Sunday, December 27, 2009

Pumpkin Bread

I know that I have been a neglectful blogger lately, but with work and the holidays and all it's been a bit hard. But I'm not here to make excuses. I'm here to tell you, or at least to strongly suggest that you make this pumpkin bread. Why? Because the season for pumpkin bread is here, and with fall nothing more than a not-so-distant memory at this point, it won't be here for much longer. And because it's so easy that I feel like a fool for not having made it before. It's a great cold-weather alternative to banana bread, and takes arguably even less effort to make, considering the pumpkin is already pureed for you (if you choose to go the canned pumpkin route, which I did, and why not?).

This pumpkin bread is so quick to put together that you really don't need to plan ahead much at all for it. If you get a hankering for warm autumnal scents permeating your home, this bread can be whipped up in ten minutes flat. You'll be rewarded for your ten minutes effort with a moist, warm, deeply flavored bread that will make you feel at home, no matter where you are.

Sure, pumpkin bread (much like banana bread) is nothing more than cake-in-bread's-clothing, but on a chilly winter's morning, there's no need to justify thinly-veiled cake for breakfast. Faintly sweet, wonderfully, but not overwhelmingly spicy, it's the type of bread that vanishes faster than you'd ever think possible.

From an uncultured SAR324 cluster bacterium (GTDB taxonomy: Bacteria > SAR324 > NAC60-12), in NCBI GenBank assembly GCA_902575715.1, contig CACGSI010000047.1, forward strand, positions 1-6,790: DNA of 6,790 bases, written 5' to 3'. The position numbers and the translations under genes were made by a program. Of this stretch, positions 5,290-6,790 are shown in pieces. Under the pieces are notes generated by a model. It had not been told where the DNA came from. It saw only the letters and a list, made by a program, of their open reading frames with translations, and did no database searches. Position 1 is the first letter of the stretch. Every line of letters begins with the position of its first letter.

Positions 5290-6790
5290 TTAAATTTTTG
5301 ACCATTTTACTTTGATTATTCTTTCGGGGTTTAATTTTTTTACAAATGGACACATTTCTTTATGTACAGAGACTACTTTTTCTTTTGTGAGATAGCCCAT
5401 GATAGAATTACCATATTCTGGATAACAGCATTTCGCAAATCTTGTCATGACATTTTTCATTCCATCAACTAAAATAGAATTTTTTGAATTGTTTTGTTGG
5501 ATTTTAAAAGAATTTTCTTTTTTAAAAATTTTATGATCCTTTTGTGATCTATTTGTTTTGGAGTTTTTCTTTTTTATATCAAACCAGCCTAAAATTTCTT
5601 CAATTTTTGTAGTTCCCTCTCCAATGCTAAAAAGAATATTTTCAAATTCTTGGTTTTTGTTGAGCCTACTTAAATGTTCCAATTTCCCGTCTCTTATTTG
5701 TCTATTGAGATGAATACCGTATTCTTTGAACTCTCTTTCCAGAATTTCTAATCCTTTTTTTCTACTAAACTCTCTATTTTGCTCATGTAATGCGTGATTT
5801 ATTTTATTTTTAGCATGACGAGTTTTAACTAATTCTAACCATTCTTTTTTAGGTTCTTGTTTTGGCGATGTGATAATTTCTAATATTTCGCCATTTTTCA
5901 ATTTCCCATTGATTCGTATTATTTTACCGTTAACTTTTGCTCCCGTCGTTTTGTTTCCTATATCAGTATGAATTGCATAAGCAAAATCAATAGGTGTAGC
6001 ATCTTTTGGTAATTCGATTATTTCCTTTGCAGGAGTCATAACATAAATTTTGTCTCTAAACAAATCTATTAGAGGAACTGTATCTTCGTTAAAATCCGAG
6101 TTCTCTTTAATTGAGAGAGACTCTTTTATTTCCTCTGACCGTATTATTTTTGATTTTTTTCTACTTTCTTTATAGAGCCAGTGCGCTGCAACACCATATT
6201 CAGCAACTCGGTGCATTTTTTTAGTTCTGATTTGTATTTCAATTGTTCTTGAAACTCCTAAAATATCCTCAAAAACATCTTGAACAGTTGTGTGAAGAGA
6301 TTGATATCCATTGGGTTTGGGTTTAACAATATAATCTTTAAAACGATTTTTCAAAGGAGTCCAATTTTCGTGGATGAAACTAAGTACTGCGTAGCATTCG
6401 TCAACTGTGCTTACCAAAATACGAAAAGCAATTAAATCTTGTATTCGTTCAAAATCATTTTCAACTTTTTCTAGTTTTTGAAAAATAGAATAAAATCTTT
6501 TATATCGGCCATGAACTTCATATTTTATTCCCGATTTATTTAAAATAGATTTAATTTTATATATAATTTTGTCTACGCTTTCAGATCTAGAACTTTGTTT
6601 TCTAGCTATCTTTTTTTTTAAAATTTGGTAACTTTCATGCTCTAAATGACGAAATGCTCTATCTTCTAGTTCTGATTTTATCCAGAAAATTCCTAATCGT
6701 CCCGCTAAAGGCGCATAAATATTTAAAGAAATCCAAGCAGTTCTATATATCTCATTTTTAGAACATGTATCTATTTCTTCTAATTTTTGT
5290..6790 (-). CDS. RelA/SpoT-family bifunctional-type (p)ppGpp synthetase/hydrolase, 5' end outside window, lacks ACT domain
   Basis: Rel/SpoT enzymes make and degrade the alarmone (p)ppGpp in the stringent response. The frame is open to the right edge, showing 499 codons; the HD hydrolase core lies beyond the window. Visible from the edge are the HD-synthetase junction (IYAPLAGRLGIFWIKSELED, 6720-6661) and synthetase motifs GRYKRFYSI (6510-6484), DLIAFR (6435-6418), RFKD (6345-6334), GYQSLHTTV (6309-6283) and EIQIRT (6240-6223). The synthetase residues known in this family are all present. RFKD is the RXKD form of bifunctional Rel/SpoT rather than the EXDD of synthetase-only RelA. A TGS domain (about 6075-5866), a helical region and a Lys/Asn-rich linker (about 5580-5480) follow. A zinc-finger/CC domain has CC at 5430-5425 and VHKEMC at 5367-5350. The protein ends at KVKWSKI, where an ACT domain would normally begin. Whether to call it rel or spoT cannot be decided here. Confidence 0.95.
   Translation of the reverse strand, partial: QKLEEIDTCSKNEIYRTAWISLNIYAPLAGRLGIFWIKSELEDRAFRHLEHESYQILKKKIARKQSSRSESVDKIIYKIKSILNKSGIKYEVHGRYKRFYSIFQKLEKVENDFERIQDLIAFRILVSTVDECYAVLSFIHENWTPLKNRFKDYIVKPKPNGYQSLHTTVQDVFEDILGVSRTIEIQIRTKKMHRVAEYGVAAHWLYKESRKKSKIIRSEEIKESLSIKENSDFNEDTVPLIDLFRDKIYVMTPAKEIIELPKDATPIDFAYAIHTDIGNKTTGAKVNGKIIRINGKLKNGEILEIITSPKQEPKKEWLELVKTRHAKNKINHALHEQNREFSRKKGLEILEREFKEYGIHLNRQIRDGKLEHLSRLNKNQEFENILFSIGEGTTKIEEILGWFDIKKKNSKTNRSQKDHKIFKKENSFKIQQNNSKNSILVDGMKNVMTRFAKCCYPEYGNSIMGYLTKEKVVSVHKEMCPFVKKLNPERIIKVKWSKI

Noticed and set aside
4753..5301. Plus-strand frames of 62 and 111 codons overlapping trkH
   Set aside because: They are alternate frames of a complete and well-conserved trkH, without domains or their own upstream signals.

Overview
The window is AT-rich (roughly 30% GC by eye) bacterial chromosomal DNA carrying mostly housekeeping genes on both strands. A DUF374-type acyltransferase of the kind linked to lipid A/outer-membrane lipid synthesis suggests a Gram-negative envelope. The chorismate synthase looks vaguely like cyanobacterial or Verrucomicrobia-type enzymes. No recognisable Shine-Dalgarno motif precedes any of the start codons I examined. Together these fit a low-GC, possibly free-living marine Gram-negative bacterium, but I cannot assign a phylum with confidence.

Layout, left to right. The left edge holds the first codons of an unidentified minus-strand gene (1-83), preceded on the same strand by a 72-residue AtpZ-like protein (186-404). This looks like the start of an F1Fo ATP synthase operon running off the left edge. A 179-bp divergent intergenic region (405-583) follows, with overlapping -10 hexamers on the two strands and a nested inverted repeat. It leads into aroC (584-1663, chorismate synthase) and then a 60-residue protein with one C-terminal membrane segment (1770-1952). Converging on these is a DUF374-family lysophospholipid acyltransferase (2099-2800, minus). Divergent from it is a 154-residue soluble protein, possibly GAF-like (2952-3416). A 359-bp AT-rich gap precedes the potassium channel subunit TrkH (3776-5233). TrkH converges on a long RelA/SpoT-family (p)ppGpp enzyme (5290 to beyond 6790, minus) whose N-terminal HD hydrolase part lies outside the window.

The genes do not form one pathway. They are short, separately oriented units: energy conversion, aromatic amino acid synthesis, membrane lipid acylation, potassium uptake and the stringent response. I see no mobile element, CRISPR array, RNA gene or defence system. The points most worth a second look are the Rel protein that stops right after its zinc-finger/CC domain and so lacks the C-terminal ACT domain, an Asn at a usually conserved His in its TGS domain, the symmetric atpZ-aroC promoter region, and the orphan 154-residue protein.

Pumpkin Bread

adapted from this recipe from King Arthur Flour

This recipe makes a couple of loaves, which is convenient for those times when you want to leave a loaf with your parents and take another loaf to a lovely holiday brunch.

I found the chocolate chips to be a little bit overwhelming in the amounts originally called for in the recipe, since their strong flavor overpowered the subtly spiced bread at times. I think a better move is to add more nuts than chocolate, which I've reflected in the recipe below. The bread would be great without any chocolate at all as well, since it's sweet enough and rich enough without it.

1 cup vegetable oil
2 2/3 cups sugar
4 large eggs
2 cups pumpkin (NOT pumpkin pie filling)
2/3 cup water
3 1/3 cups all-purpose flour
1/2 teaspoon baking powder
2 teaspoons baking soda
1 1/2 teaspoons salt
1 teaspoon freshly grated nutmeg
1 teaspoon ground cinnamon
1/2 teaspoon ground ginger
1 teaspoon vanilla
1 1/2 cup pecans (can substitute walnuts), toasted and cooled, chopped
1 cup semi-sweet chocolate chips

Preheat oven to 350 degrees.

In a large bowl, cream together the oil and sugar. Beat in eggs, pureed pumpkin and water. In another large bowl, whisk together the flour, baking powder, baking soda, salt, nutmeg, cinnamon, ginger and vanilla. Add the flour mixture to the oil and sugar, stirring to blend, then mix in the chocolate chips and nuts.

Spoon the batter evenly into two lightly greased 9 x 5-inch loaf pans. Bake the bread for 1 hour, or until a cake tester inserted in the center of loaf comes out clean. Remove the bread from the oven, and cool it in the pan on a wire rack for about 15 minutes, then remove the bread from the loaf pans and cool bread on wire rack. When it's completely cool, wrap it well in plastic wrap, and store it overnight before serving, which, difficult as it may be, really allows the flavors to deepen and is really worth it.

[Note: the recipe includes an optional glaze, but I don't really see any reason for it. Sure, for presentation's sake it gives it a bit of a 'wow' element, but the bread is sweet enough as is, and I just don't see the icing as a worthwhile addition. However, should you wish to drizzle some atop (just don't go overboard), whisk together a cup of confectioner's sugar, 2 tablespoons of melted butter and a tablespoon of milk, and drizzle atop the bread just before serving.]